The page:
Fools and fanatics
Going back to my maritime analogy, when the nights were cloudy and sailors didn’t have stars to figure out where they were going, they used deductive reasoning to essentially say:
If I know I was there on Tuesday traveling X knots per hour, and today is Wednesday, then I must be here.
They didn’t call this deductive reasoning, though, they called it deductive reckoning, which was shortened to ded reckoning, which morphed into dead reckoning.
And it’s apt cause the problem with dead reckoning is accumulating error: If I’m wrong about any assumption, that error is magnified the further you travel in time and space. You think you’re heading to safe shores and instead you’re adrift, thousands of miles off course.
We got good news last Monday that was taken away from us on Friday – the doc missed something. Our good news never ends up being good for very long.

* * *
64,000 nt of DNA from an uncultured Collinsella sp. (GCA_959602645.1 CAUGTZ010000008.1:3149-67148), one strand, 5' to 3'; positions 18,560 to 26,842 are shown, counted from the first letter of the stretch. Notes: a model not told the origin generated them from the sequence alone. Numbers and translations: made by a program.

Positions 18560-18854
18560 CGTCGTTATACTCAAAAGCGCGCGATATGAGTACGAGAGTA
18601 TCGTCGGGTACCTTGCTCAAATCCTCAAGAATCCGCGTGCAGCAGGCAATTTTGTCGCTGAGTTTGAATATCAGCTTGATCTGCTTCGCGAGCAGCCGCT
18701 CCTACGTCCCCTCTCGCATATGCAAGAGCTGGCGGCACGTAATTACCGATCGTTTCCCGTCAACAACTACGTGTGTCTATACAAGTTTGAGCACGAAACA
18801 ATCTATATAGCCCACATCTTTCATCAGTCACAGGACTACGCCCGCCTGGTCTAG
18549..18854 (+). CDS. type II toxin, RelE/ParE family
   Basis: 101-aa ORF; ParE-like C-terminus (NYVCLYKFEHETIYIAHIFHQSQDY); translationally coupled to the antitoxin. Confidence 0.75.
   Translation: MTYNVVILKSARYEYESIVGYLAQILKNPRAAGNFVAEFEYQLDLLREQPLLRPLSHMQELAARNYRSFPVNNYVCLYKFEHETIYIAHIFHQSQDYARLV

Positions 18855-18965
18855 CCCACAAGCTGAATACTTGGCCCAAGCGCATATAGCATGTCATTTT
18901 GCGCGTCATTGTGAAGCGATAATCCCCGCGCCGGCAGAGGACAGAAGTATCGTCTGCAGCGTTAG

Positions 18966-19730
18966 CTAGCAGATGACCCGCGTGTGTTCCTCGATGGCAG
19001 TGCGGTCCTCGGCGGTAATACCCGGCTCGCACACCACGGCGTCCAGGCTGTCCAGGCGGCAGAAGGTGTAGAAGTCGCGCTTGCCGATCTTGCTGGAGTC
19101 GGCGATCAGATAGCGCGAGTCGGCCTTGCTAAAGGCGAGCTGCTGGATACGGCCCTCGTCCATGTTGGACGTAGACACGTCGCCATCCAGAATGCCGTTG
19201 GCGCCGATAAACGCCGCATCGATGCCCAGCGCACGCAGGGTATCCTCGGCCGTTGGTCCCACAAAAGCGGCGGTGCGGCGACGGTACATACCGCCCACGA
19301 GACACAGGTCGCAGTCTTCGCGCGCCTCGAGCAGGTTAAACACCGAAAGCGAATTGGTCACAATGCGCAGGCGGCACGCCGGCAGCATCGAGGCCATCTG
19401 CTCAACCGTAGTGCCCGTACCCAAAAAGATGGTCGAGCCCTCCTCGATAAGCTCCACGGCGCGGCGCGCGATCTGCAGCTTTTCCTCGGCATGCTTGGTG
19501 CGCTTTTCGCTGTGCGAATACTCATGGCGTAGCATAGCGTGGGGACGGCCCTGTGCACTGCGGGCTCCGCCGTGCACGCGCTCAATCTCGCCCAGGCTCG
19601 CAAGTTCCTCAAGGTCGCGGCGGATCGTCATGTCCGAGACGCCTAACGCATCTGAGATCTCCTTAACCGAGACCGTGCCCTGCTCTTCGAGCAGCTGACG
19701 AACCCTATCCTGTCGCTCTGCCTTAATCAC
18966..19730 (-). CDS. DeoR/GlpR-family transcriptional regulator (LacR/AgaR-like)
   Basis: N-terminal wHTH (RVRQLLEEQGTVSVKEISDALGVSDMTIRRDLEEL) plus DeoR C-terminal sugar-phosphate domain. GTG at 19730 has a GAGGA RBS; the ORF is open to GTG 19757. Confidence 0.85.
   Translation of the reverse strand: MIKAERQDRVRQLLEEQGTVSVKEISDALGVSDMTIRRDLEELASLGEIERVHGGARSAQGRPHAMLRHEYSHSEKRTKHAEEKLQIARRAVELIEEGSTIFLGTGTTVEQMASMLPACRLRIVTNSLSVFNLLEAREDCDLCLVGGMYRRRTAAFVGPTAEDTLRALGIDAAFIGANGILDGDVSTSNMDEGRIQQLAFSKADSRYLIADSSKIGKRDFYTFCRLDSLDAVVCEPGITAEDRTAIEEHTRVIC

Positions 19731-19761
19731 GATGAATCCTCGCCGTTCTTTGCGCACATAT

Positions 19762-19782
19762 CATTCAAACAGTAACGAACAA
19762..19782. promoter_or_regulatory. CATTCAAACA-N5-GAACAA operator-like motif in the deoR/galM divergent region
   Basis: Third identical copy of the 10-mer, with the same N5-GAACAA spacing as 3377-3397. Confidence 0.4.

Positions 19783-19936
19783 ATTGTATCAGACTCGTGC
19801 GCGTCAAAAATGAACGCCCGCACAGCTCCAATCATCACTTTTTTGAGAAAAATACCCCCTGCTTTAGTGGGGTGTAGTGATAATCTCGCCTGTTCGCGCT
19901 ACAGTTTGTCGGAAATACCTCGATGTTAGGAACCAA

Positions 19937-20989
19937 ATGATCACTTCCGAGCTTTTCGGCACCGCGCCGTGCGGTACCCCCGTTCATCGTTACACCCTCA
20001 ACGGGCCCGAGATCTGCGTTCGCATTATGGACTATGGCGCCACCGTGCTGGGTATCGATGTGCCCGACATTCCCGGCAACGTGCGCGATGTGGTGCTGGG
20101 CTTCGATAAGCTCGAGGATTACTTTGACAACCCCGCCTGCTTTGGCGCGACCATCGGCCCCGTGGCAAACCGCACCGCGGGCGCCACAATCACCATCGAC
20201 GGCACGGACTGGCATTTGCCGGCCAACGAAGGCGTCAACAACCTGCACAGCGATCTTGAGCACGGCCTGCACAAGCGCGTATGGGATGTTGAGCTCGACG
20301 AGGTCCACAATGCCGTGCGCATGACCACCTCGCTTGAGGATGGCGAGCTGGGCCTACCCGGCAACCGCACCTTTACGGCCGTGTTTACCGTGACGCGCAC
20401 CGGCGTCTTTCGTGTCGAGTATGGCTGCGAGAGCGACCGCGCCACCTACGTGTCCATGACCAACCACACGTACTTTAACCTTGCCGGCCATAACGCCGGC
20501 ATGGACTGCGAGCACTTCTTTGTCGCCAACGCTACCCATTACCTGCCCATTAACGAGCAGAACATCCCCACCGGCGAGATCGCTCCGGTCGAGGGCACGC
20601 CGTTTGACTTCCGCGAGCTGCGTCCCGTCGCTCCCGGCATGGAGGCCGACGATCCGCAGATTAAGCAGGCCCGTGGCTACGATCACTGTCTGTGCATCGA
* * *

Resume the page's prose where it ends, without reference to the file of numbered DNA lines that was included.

So we’re back to trying to figure out what to do next.
Which means that I stay up at night, thinking of all our possible pasts, trying to determine the cascading consequences of my actions. Or inaction.
This fella named Bertrand Russell said that, “The whole problem with the world is that fools and fanatics are always so certain of themselves, and wiser people so full of doubts.”
Not that I’m so wise, but it’s come to this, where I’m envious of fools and their ability to sleep. But that’s for me to deal with.
Her: Are you ok?
Me: Of course. You’re home. The kid is walking. And I had a gyro for lunch. What else could a fella want?
Her: (teasing) Me to be cancer free?
Me: Well, there is that.
Many thanks again to my friends Ricky and Kathy, who – with their friends and mine – managed to raise $12,000 for Alison with their dinner fundraiser.
Thank goodness for the good souls.
Location: off to the gym to try and forget for a bit
Music: Thank goodness for the good souls that make life better
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